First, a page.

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From Travis Vitek <vi...@roguewave.com>
Subject Re: low hanging fruit while cleaning up test failures
Date Thu, 24 Jan 2008 00:15:56 GMT


Okay, I think I've finally got something that will be useful to someone. I'm
attaching the patch to STDCXX-608
[https://issues.apache.org/jira/browse/STDCXX-608] for review.

There is a lot of code, and the feature is not 100% complete yet. I need to
create a test, deprecate the old rw_locales() function, and come up with a
way to locate the input files without actually requiring that the
environment variable TOPDIR be defined.

The system is fairly simple from the public interface. A new public type
rw_locale_entry_t has been added. It represents is a link in a linked list
of installed locales. The new function rw_all_locales() gives you a pointer
to the first item in a sorted list of installed locales. Another new
function rw_locale_query() takes a query string and a count, and it returns
a pointer to the first entry in a linked list of locale entries that match
the provided query string. The count parameter is used to limit the number
of locales in the linked list.

The query string allows you to specify what attributes you want to query,
what values you want those attributes to have, and what priority to give
thos attributes relative to others. The supported attributes are language
[L], country [C], encoding [E], and mb_cur_len [M]. Multiple values for the
same attribute can be specified by seperating them with a | character. You
can use a * as a match anything wildcard expression. I just realized that it
might be useful to omit certain attribute values. If someone thinks this
might be useful, we could do that with a ! or ^.

As an example, imagine that I want to find up to 10 locales for Japan or
China that have MB_CUR_LEN of 4 or 3. You could get that list of locales
with the following query...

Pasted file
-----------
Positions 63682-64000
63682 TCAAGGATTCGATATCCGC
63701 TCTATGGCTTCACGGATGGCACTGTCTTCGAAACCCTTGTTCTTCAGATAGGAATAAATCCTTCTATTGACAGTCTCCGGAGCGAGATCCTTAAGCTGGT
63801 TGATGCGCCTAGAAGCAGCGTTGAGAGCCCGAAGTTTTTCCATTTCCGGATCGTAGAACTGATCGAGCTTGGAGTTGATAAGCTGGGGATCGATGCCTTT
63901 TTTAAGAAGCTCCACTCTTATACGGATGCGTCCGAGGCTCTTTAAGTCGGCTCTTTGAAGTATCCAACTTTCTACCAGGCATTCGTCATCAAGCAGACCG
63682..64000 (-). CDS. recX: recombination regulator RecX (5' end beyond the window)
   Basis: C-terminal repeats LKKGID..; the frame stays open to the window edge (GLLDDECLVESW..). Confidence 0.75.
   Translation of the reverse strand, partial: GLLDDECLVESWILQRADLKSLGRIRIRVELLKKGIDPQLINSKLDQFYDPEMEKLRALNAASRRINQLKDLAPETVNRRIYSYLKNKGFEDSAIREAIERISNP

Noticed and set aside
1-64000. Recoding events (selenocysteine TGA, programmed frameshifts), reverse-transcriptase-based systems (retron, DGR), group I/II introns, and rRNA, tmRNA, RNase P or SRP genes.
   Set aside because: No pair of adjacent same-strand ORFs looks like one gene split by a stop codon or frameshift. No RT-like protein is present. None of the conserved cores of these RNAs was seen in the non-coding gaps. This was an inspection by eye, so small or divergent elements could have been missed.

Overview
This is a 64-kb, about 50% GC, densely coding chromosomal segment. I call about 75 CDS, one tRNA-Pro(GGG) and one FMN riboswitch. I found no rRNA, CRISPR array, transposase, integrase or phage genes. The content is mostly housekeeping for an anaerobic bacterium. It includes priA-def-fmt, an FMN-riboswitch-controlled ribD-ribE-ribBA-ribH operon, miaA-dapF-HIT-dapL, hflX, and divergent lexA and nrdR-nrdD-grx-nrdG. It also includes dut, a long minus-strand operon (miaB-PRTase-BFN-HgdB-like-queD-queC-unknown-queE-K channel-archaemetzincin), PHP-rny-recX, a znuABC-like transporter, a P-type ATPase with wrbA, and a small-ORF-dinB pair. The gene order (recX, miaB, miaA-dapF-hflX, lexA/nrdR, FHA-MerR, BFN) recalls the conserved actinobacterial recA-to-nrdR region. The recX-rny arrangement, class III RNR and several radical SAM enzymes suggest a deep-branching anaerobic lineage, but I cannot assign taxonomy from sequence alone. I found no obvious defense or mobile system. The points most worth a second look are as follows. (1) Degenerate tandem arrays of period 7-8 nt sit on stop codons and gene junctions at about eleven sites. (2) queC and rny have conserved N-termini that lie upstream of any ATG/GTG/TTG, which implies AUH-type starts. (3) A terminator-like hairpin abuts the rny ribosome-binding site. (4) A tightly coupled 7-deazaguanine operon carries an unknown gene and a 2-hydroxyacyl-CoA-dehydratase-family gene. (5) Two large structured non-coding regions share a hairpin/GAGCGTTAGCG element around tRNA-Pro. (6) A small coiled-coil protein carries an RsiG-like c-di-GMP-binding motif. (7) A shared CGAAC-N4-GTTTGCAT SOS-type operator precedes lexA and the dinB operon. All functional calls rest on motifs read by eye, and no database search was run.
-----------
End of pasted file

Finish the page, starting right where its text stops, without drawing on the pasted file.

const rw_locale_entry_t* e = rw_locale_query ("C=JP|CN M=4|3", 10);

That query will give you results in the order you ask for them. In this
example, all locales for Japan would be prioritized before those for China,
regardless of MB_CUR_LEN. They would also be sorted so that the 4 byte
encodings for each language would come before the 3 byte encodings. On AIX
the returned list of locales should be something like...

  JA_JP            [4]
  JA_JP.UTF-8      [4]
  ja_JP            [3]
  ja_JP.IBM-eucJP  [3]
  ZH_CN            [4]
  Zh_CN            [4]
  Zh_CN.GB18030    [4]
  ZH_CN.UTF-8      [4]

If we switched the query to 

  const rw_locale_entry_t* e = rw_locale_query ("M=4|3 C=JP|CN", 10);

the results would be prioritized such that all 4 byte encodings for Japan
would be first, then all 4 byte encodings for China, followed by 3 byte
encodings for for each...

  JA_JP            [4]
  JA_JP.UTF-8      [4]
  ZH_CN            [4]
  Zh_CN            [4]
  Zh_CN.GB18030    [4]
  ZH_CN.UTF-8      [4]
  ja_JP            [3]
  ja_JP.IBM-eucJP  [3]

So I hope that is enough to get us started and that I haven't been wandering
down the wrong road for days. Please post feedback so I know how everyone
feels about this. Evan a 'do not care' post is better than nothing.

Travis
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